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Recollections of 9/11 -- by Karl Emmerich

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Union Park held a "Wishing Wall" and  makeshift vigil for 9/11 victims and missing relatives Union Park held a "Wishing Wall" and makeshift vigil for 9/11 victims and missing relatives

Karl Emmerich is not a NYC native and in fact had been to the twin towers just once in his life prior to 9/11, actually just once month before the attacks, in August, 2001. The emotional impact, however, upon returning to NYC after the attacks was overwhelming and not on the basis of what you might expect. Here is an account of 9/11 and many of the details of which might otherwise have been forgotten.

I bet I watched the second plane hit the
south tower more than the average person.
I couldn't take my eyes off of it. The
media seemed to also sense America's
utter disbelief of the unthinkable and
seemed to replay the bitter reality almost
in hopes that America would accept their

I remember studying the internet and the
newspapers days after 9/11; and then, the
magazines once their circulation dates
caught up to the previous week's news.
And when the telecasts of the 9/11 attacks
ultimately faded into the new cover stories
of site clean up, stories of triumph, and
collected funds for the victims, I still continued
to search for more photos of the

I couldn't take those images out of my
mind. I was obsessed. My 'passion' for
watching the most horrific events of my
life just didn’t seem to go away. And I
wasn’t sure why.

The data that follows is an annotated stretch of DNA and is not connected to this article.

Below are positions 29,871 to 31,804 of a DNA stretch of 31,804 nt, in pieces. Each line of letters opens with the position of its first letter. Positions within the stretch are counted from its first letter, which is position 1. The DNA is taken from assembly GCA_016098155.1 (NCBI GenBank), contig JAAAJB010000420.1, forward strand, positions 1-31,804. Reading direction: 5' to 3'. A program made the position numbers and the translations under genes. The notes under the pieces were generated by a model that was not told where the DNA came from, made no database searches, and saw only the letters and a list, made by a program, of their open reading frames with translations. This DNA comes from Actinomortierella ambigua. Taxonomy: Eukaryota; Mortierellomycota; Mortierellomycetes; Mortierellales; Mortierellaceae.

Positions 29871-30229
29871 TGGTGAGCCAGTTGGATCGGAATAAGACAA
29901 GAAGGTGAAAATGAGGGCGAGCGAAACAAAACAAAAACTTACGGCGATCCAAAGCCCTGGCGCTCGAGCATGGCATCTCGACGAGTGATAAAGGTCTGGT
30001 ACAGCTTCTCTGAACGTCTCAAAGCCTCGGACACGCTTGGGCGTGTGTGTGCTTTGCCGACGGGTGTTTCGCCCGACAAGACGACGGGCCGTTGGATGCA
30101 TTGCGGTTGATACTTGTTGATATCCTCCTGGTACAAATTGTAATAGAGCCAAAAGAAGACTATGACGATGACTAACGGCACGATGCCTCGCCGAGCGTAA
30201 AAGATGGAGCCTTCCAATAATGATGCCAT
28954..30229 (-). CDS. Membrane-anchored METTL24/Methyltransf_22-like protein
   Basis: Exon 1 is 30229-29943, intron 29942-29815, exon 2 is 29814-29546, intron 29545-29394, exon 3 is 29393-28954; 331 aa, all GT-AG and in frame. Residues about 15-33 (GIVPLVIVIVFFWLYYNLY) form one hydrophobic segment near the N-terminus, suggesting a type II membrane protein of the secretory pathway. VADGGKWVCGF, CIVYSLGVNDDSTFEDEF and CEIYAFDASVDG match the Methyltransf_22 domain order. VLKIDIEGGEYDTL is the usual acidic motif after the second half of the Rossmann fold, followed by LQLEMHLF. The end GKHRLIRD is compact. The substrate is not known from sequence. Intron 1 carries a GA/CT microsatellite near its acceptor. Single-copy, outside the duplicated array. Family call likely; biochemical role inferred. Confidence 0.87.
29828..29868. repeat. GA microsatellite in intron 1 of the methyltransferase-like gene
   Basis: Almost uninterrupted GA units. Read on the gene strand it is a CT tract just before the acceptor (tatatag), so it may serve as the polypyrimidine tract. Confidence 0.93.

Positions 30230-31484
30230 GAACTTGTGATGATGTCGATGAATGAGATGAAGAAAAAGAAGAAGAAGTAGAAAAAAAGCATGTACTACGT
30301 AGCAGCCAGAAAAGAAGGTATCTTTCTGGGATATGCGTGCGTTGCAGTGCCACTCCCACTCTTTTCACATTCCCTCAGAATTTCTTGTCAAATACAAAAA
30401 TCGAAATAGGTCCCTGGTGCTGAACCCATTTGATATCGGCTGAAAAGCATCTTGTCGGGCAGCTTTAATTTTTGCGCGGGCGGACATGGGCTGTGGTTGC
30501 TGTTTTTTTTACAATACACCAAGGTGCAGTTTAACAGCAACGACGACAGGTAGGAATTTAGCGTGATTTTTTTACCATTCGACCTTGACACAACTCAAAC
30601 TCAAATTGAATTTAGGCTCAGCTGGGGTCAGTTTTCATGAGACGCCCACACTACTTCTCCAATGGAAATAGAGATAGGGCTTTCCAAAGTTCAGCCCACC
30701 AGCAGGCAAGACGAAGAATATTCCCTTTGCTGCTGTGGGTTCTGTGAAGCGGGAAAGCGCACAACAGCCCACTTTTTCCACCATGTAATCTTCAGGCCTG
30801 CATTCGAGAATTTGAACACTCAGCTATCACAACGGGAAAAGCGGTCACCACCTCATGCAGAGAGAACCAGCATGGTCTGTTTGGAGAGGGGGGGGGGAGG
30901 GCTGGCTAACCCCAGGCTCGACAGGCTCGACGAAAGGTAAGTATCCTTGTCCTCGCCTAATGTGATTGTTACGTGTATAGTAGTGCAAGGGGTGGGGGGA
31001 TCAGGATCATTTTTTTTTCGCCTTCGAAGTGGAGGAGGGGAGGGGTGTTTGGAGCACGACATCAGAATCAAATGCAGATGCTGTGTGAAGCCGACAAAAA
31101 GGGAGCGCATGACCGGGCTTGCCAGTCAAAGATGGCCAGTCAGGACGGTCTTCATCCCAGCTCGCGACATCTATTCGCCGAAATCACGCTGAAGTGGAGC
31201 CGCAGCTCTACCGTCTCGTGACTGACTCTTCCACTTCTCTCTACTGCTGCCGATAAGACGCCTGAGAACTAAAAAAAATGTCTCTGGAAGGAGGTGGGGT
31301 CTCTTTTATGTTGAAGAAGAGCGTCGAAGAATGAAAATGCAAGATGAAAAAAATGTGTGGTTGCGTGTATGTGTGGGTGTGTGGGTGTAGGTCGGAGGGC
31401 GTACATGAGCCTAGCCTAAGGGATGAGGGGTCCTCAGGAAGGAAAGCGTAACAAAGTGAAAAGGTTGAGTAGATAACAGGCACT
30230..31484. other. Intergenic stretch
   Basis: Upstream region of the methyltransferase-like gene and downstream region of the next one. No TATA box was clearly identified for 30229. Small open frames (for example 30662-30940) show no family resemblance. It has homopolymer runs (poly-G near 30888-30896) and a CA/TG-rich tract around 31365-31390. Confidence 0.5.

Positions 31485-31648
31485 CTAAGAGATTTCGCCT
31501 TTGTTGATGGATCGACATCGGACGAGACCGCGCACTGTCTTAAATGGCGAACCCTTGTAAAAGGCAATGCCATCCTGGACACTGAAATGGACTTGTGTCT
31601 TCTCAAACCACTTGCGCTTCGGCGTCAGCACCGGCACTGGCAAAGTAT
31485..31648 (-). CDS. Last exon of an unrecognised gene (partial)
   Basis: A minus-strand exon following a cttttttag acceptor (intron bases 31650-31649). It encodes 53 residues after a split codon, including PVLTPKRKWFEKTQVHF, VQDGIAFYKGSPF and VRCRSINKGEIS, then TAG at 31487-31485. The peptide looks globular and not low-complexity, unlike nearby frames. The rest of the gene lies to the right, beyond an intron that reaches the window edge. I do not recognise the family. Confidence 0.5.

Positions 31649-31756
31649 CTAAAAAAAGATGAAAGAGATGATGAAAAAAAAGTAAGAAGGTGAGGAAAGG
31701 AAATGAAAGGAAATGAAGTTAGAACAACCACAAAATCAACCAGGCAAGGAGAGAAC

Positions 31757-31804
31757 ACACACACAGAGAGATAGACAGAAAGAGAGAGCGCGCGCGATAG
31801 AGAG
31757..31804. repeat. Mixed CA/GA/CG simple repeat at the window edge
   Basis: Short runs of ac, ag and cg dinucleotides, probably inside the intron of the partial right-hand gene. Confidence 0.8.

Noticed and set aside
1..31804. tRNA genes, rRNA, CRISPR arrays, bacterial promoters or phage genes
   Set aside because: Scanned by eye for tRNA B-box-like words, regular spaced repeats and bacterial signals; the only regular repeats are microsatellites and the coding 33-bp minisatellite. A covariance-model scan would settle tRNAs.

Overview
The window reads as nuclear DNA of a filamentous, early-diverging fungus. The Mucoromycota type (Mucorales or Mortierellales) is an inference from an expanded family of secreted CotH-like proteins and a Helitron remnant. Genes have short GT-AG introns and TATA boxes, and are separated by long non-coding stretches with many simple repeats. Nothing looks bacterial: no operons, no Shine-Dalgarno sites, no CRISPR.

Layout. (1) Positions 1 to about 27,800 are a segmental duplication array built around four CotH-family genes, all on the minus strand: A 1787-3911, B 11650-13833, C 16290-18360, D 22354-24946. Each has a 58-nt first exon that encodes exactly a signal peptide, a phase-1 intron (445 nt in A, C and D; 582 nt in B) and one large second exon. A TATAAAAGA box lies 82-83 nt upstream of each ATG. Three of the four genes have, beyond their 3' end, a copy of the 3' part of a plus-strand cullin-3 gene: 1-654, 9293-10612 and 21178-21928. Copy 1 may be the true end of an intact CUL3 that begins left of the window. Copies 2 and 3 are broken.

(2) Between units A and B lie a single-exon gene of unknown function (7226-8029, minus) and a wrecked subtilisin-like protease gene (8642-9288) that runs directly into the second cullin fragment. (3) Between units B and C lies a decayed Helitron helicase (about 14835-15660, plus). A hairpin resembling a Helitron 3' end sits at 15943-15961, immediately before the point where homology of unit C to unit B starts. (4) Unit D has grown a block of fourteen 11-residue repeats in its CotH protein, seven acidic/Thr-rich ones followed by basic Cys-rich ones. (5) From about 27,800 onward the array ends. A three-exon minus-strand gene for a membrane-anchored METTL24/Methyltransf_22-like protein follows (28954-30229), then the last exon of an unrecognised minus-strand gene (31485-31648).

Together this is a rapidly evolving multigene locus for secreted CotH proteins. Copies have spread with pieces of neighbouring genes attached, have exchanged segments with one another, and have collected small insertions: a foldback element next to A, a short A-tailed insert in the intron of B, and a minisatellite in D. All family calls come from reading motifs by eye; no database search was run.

I’d go to sleep at night, watching the same
plane slam into the south tower and
shower debris everywhere. Moment later,
a huge fireball from the opposing side of
the building emerged countless times in
my mind.
I’d think about the last thoughts of the
passengers, the final emotions of those
people trapped in the tower, and how
anyone could pilot such an attack.

The events just didn’t make sense any
more than the lack of emotion that I felt
in watching it. It seemed I was forcing my
mind to replay the entire scenario of
events in hopes of making sense where
none seemingly existed. And I kept feeding
what came to be a 'black hole of consciousness'
with images and reason that
could conceivably let me move on to the
now seemingly insignificant, mundane
routine of life before me. Post-9/11 was
not yet a reality in my head.

One interesting thing to me about 9/11
was that I remembered so little in the
months following the event. Yet therein, I
found a clue as to how I mentally processed
the horrors felt by our fellow citizens
in New York City and the millions of
people worldwide who shared in their
horror. And I would venture to say that
many people, like me, found the events of
9/11 so frightening that they subconsciously
repressed much of what they saw.

It is said that Hollywood made every motion
picture years ago. Presumably, the
motion picture industry had written at
least a version of every possible screenplay
that could be written. There could be no
new plots, no new premise, and few new
scenes. And I’m sure they’re right.

Most new films even compare themselves
to another film – “not since Alien have we
seen more spine-tingling suspense" was
something similar to what was described
in the previews to at least a few suspense

But real life for most Americans really had
no predecessors for 9/11. Hollywood
hadn't even dared to concoct a script with
as bold a plot, as dramatic a result, or as
sinister a premise. Even the most noble
attempt would have garnered at best a 'bmovie'
rating. It was just too unbelievable.
I grew up with what seemed to be Hollywood’s
first round of catastrophe movies.

You may remember Earthquake, Towering
Inferno, and the original, Poseidon
adventure. I was around ten years old,
eating buttery popcorn and drinking a
large coke when Shelly Winters died
swimming through an overturned luxury